Archive for January, 2021

Words and Wishes for 2021

January 2, 2021

My daughter sends me her reading list for 2021. She reads voraciously with a commitment I admire, stretching herself, sounding new authors out.  She is never intimidated by a title. Her list is long and impressive.

On the Road …The Alchemist … The Woodlanders …

My own reading ambition is burgeoning in samples on my kindle. I read book reviews hungrily. I listen to podcasts about books. I devour excerpts in the papers. I stuff other people’s words into my head, like food into my mouth, hastily. I gobble language; it sustains me. I delight in exactly the right word, the perfect phrase, a writer’s sentence that conjures something of my own life so perfectly it could be drawn from my own experience; they have just articulated it with greater eloquence or brevity or colour. When Clover Stroud describes her baby son patting her ‘with his starfish hand’ I am stung so sharply by the memory of my own children’s plump hands  more than two decades ago – exactly like starfish for their five fingered splay – that tears spill. When Charlie Gilmour paints the bank of a river as ‘scorched brown in places, lush green in others, as if sewn from a huge strip of army camouflage’ I can see it, I can feel it beneath my bare feet, the needling prickliness of the dry against the soft carpet of well watered, and when Tara Westover writes of her journey ‘You could call this selfhood many things … I call it an education’ I am not sure any memoir has concluded with so powerful a line.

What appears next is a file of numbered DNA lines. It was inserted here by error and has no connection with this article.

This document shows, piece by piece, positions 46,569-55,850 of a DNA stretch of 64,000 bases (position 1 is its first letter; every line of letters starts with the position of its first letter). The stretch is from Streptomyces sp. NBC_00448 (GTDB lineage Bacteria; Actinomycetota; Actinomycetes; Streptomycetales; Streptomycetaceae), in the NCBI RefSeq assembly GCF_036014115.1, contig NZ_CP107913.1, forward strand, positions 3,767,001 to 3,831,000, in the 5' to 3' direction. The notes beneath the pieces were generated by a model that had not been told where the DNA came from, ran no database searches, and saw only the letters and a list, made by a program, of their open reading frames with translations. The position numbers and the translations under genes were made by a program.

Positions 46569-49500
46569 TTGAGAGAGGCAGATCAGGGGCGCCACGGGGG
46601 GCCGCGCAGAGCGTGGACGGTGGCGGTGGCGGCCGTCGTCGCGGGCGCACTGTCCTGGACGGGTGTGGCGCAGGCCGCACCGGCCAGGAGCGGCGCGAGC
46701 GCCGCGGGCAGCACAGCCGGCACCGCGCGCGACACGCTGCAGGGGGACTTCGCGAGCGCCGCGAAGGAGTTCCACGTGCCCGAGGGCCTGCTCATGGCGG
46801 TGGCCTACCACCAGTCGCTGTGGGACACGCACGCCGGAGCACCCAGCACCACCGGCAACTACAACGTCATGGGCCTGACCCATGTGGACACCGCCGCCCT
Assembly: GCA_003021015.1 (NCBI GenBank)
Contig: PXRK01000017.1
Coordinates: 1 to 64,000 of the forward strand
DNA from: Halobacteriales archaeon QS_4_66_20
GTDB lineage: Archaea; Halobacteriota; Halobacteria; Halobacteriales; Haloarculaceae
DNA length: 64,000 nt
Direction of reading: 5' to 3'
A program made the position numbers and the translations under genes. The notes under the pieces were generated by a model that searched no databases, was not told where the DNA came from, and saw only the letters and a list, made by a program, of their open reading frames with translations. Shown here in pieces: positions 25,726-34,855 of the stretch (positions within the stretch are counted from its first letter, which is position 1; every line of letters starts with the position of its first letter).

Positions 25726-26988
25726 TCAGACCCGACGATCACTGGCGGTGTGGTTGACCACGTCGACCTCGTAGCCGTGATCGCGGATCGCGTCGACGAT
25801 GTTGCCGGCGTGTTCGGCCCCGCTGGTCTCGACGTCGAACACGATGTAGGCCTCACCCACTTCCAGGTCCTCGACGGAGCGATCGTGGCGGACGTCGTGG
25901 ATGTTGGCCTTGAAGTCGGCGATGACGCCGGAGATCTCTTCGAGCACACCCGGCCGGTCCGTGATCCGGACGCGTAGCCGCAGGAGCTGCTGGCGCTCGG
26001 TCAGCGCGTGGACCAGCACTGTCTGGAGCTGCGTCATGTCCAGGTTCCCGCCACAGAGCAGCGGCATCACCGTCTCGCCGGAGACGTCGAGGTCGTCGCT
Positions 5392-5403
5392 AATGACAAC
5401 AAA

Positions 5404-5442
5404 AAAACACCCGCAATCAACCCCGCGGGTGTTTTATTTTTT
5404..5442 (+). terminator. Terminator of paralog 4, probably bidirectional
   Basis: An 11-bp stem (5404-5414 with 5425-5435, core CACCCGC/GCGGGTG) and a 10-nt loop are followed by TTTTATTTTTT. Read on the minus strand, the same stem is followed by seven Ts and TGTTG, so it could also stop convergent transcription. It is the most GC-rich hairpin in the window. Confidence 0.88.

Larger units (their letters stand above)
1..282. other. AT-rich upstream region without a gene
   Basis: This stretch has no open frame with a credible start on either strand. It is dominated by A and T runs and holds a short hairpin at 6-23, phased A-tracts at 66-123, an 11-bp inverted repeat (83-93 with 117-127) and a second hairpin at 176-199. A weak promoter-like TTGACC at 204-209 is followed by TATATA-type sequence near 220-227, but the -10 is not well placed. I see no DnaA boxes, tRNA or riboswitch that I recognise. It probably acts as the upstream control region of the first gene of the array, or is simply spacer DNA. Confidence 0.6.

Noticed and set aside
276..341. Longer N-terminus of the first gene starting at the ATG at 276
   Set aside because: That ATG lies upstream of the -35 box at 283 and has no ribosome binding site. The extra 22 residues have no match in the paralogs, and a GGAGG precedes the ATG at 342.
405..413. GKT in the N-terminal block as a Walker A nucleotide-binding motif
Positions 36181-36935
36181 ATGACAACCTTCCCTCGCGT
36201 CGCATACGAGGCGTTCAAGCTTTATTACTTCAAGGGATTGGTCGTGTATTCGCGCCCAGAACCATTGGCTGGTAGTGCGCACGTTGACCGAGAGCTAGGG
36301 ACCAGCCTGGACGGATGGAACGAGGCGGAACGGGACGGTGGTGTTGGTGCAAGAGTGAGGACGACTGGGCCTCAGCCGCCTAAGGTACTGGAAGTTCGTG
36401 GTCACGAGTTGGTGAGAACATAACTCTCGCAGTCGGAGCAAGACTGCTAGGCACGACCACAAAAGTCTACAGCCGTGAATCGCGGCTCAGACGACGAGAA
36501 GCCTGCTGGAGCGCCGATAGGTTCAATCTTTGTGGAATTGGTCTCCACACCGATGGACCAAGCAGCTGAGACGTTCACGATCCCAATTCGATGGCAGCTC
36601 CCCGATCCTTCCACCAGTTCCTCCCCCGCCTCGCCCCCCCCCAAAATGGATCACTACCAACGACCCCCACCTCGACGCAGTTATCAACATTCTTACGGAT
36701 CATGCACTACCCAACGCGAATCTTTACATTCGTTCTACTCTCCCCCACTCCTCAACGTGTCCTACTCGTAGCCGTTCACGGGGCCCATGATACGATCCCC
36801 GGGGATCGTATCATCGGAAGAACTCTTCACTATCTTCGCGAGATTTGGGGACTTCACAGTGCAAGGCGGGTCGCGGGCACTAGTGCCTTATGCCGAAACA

Memoirs are my go to; other people’s lives help me to unpick something of my own – Fuller on Africa and loss; Calidas and Liptrot on isolation; Stroud and Segal on motherhood, Andrea Gillies ‘Keeper’ helps me to understand something of my mum’s fraying memory just as Matt Haig and Sally Brampton and Gwnyeth Lewis helped me to navigate depression. Some people read to escape. I don’t need to: I live too far away for that. I need milestones and anchors.

I have inherited this – this need to understand my life by reading about others’ from Mum. Mum who instilled in me the power of a good book review, who propagated in my children – all three of them – the imperatives of reading; she sent them dozens of books. Intuitively she knew precisely which book would fit the tastes of which child. Many of those titles still languish on shelves here, or are tucked, when the shelves run out of room, into chests.  Books are heaped on my bedside table. I cannot sleep without reading. My nightstand would seem naked without a pile of books; they mark it as my side of the bed.

‘What will you do with them all, when we have to move again?’ Asks Ant shaking his head in disbelief and frustration at my bibliophilia; I have books from my grandmother’s collection. 

I promise I will downsize, ‘I promise’, I say.

If my Kindle were weighted with the titles I collect and the samples I gather greedily to myself, I wouldn’t be able to lift it. I love the immediacy of reading a review and watching the book pop up in the virtual shelves of my Kindle. I wish I read faster, had read more, but more than anything I wish Mum could still read.

My promise to myself in 2021 is to make up for her loss. To read what she cannot. So that I can tell her other people’s stories. 

I promise to read for Mum.